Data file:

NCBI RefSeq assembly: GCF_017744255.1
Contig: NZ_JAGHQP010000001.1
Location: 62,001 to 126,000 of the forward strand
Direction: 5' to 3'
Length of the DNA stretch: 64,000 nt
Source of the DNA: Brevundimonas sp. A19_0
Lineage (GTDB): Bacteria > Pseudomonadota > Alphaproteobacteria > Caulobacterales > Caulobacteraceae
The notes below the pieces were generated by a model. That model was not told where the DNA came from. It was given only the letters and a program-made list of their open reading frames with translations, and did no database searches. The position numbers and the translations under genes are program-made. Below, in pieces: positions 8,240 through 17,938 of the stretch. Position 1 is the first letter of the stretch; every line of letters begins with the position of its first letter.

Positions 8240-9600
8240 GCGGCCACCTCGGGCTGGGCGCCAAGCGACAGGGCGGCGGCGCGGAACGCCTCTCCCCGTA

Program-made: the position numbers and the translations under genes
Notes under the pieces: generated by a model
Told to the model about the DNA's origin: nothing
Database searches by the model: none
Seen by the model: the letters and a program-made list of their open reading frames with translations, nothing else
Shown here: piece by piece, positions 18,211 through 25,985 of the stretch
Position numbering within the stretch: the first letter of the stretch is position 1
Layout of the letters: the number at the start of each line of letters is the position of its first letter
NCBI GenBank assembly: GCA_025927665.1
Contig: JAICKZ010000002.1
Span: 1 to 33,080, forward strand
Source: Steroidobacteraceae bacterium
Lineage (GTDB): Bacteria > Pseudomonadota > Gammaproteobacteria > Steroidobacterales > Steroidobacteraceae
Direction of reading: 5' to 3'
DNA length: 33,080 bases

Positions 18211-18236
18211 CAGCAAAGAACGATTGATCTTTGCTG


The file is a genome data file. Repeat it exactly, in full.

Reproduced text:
NCBI RefSeq assembly: GCF_017744255.1
Contig: NZ_JAGHQP010000001.1
Location: 62,001 to 126,000 of the forward strand
Direction: 5' to 3'
Length of the DNA stretch: 64,000 nt
Source of the DNA: Brevundimonas sp. A19_0
Lineage (GTDB): Bacteria > Pseudomonadota > Alphaproteobacteria > Caulobacterales > Caulobacteraceae
The notes below the pieces were generated by a model. That model was not told where the DNA came from. It was given only the letters and a program-made list of their open reading frames with translations, and did no database searches. The position numbers and the translations under genes are program-made. Below, in pieces: positions 8,240 through 17,938 of the stretch. Position 1 is the first letter of the stretch; every line of letters begins with the position of its first letter.

Positions 8240-9600
8240 GCGGCCACCTCGGGCTGGGCGCCAAGCGACAGGGCGGCGGCGCGGAACGCCTCTCCCCGTA

Program-made: the position numbers and the translations under genes
Notes under the pieces: generated by a model
Told to the model about the DNA's origin: nothing
Database searches by the model: none
Seen by the model: the letters and a program-made list of their open reading frames with translations, nothing else
Shown here: piece by piece, positions 18,211 through 25,985 of the stretch
Position numbering within the stretch: the first letter of the stretch is position 1
Layout of the letters: the number at the start of each line of letters is the position of its first letter
NCBI GenBank assembly: GCA_025927665.1
Contig: JAICKZ010000002.1
Span: 1 to 33,080, forward strand
Source: Steroidobacteraceae bacterium
Lineage (GTDB): Bacteria > Pseudomonadota > Gammaproteobacteria > Steroidobacterales > Steroidobacteraceae
Direction of reading: 5' to 3'
DNA length: 33,080 bases

Positions 18211-18236
18211 CAGCAAAGAACGATTGATCTTTGCTG